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What Panamaians and I Eat at the Fair

Written on January 22nd, 2011 by no shouts

This is the final week of the Flower and Coffee Fair in Boquete and it has been a very busy week for everyone anywhere near the fair grounds.

Each year, vendors come from all over Central and South America to sell their wares and locals showcase their home-grown flowers and coffee.

This year was quite different in that the town father’s decided to eliminate street vendors, reduce the volume of the bands that entertain throughout the fair and spruce up the grounds by developing gardens for each and every square inch of fairground.

But my favorite part of the fair is the food available along the midways.

All the dishes are hot, fragrant, beautiful to look at and reasonably priced. Because David and I have visited this annual fair for the last 8 years, we always end up on a bench drinking a local beer and munching on yucca, the local delicacy that reminds me of dry French fried potatoes, but with more flavor.

Whole chickens are cut and grilled to order. The photo just to the right shows chicken pieces and yucca sizzling on the grill. The cook sprinkled some garlic oil on the grill while they were warming up - a good tip.

Folks were ordering fresh smoothies made in an instant, and candied apples were being dipped on the spot.
A double-dip ice cream cone or a cup of Boquete’s finest coffee, I think the best coffee in the world, is only 50 cents.

Now you know what Panamanians are eating at this year’s Flower and Coffee Fair, and it’s all fresh and delicious.

But as many of you know, there are only two of these wonderful foods that I could eat this year, much to my disappointment Because of my new braces, I could only have a smoothie and a double-dip of ice cream in a cone, David ate my cone.

However, along with a couple bottles of Atlas beer, that made for an excellent visit to Boquete’s biggest event of the year. Actually, it was just exactly right for me, I was tired of eating mashed potatoes.

You won’t want to miss it!
Cora

I’m Ready, Set & Blogging to Be a Star!

Written on September 19th, 2010 by 9 shouts

As you’ve noticed, I’m competing to be the 2010 Foodbuzz Blogger of the Year, which is a big stretch for me. It’s really quite amazing!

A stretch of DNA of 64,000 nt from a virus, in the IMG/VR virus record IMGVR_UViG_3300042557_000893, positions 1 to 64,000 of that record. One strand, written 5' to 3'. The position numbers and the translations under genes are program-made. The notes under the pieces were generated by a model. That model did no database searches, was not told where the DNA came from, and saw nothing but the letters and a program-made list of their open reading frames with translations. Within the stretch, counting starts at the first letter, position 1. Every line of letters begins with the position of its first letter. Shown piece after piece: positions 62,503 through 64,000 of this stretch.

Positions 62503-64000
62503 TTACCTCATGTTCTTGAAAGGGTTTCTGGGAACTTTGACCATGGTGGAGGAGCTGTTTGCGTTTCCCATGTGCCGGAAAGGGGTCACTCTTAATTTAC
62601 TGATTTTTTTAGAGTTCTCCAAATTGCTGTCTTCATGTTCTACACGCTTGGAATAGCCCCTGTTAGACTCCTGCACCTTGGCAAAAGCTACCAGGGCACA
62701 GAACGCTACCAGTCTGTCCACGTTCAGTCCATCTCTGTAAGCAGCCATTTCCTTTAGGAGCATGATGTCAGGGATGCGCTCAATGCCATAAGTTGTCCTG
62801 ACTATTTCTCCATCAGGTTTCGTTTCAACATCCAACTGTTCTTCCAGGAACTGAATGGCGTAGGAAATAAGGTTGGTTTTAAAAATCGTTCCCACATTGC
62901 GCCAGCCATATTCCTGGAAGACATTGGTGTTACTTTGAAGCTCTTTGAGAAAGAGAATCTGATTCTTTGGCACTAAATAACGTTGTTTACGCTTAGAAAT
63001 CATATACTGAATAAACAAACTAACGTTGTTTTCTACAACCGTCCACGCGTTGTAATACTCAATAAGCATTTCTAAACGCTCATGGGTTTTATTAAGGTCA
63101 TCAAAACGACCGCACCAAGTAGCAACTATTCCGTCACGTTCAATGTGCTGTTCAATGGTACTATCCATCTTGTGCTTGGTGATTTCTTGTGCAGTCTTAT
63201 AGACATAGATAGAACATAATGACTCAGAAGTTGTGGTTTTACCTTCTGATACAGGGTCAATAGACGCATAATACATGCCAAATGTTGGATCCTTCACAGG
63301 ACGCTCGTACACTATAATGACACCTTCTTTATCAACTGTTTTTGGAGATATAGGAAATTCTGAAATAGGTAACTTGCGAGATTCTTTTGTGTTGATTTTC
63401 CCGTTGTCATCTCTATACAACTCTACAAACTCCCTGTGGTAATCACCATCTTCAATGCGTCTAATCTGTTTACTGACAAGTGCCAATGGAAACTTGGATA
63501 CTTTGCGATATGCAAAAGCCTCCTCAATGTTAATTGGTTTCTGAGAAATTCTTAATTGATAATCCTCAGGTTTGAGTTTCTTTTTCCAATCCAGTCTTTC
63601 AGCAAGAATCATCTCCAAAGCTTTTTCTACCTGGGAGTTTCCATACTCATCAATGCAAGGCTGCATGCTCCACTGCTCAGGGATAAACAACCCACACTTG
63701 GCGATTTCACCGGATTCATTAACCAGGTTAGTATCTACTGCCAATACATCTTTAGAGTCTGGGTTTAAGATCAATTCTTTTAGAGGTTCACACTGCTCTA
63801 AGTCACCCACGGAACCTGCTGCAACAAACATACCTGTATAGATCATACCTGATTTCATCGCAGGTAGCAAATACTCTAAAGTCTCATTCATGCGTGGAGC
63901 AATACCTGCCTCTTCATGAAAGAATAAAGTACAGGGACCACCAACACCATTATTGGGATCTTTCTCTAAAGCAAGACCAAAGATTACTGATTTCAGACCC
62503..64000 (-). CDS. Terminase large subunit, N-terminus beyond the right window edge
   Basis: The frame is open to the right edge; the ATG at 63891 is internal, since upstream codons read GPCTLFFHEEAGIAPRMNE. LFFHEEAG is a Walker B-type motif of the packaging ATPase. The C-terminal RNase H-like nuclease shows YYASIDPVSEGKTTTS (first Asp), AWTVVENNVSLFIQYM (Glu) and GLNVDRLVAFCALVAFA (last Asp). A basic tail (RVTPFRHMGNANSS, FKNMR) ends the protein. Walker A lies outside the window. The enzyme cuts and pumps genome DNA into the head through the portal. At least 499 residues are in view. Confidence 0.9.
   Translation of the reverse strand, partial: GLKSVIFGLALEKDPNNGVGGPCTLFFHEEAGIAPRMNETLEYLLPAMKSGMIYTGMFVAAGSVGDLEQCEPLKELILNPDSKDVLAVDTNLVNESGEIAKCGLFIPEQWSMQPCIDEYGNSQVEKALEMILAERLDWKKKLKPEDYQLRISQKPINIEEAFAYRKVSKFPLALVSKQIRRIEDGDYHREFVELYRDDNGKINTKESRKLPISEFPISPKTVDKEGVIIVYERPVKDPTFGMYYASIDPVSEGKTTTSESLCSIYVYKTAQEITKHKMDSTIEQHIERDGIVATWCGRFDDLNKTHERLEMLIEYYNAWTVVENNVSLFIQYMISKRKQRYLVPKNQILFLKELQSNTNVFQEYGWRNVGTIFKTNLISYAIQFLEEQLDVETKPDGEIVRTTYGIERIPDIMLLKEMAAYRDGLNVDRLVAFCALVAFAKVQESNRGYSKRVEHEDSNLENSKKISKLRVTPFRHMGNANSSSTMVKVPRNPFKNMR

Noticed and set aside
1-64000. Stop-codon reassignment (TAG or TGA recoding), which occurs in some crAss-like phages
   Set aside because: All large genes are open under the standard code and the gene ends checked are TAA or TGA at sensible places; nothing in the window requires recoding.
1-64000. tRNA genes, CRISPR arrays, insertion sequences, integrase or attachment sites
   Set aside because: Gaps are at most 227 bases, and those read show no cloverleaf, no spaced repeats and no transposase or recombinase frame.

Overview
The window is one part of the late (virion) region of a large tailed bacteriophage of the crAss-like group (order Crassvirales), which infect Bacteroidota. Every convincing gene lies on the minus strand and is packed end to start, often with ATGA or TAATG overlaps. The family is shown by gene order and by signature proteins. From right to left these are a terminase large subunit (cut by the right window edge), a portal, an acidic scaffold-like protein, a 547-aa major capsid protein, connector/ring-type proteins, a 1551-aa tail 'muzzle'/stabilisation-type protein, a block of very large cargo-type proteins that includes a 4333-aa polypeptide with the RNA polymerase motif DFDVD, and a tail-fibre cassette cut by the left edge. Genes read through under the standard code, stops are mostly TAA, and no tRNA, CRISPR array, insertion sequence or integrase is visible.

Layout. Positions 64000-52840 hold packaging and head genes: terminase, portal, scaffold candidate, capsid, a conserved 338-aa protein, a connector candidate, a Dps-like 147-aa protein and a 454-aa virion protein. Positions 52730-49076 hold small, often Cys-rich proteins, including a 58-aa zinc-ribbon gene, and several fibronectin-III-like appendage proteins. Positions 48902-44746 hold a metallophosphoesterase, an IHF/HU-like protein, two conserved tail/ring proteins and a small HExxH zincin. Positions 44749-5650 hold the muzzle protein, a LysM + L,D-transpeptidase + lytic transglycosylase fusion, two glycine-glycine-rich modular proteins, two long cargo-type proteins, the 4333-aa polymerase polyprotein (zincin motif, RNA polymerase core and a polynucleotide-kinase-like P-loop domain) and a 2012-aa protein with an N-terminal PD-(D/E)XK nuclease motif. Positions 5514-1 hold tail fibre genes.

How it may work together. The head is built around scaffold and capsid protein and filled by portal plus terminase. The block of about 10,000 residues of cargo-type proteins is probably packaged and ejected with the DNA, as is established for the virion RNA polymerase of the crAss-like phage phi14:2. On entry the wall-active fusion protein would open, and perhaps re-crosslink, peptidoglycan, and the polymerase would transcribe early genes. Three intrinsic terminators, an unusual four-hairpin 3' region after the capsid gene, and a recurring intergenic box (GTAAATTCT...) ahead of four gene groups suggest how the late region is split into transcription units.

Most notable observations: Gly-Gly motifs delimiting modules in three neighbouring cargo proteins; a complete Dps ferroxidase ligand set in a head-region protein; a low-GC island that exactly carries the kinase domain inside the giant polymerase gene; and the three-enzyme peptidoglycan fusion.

These folks look amazed, but they’re having fun learning new food skills together and getting to know each other - they are Boquete Gourmet readers!

Sure, I’ve been blogging for almost a year, it all began on September 30, 2009. It was then when I realized that this new life-style I was living at the top of a mountain in Boquete, Panama, opened up a world of opportunity in so many ways.

But, a year is such a short time to learn not only the ins and outs of blogging, but also how I could make a difference in my new Panamanian community by sharing my experiences with others.

The purpose of this blog is to share what defines me as a food blogger and to explain why I think I should be the next Food Blog Star.

First, my goals of blogging are not just to relate new, innovative recipes to my readers, but I want to communicate the whole, new life-style I’ve been living for the past 8 years. And, I want do it though the hearts of my readers. How is that possible? EASY - - through FOOD!

I’m passionate about food, it’s been my hobby all my life. I can’t visit a new place without trying the local cuisine and attempting to reproduce it in my own kitchen as soon as possible.

There are lots of ways Boquete Gourmet is different from any other blog on the web. My subject matter includes as many aspects of living in a foreign country as possible.

Not only do I blog, but I’ve tried to include as many of my readers in food-related activities as possible. These are all photos of Boquete Gourmet readers, the “real stars” of this blog.

Boquete Gourmet readers visit unusual, unfamiliar area restaurants, travel to neighboring communities together, enjoy Underground Dining events and participate in cooking classes taught by local cooks, bakers and International chefs.

Boquete Gourmet readers are getting involved in their new, foreign community, they try new foods, contribute recipes to the Boquete Community Cookbook and shop in stores unlike anywhere else in the world because of reading my blog.

Boquete Gourmet readers see what it’s like to share experiences across cultures, to dine out of their comfort zone, and to build a new, blended community together.

Everyone in Boquete enjoys pure, mountain water that makes the finest cup of coffee in the world. We all enjoy clean, cool air year-round, and the freshest, home-grown foods the rich, volcanic soil can produce. But, to learn each others customs and life-style through a food blog, is truly unique.

Finally, why should I be the next Food Blog Star? I’m passionate about getting people involved with each other, about sharing each others skills, and about “developing community” not only in Boquete, but in little communities everywhere!

As a “Food Blog Star” I will be able to invest $10,000 promoting “Build Community - Dine Together” throughout the world, helping to foster understanding and peace through man’s basic need, food!

Wish me luck -
Cora

Explore the New Kitchen Store in David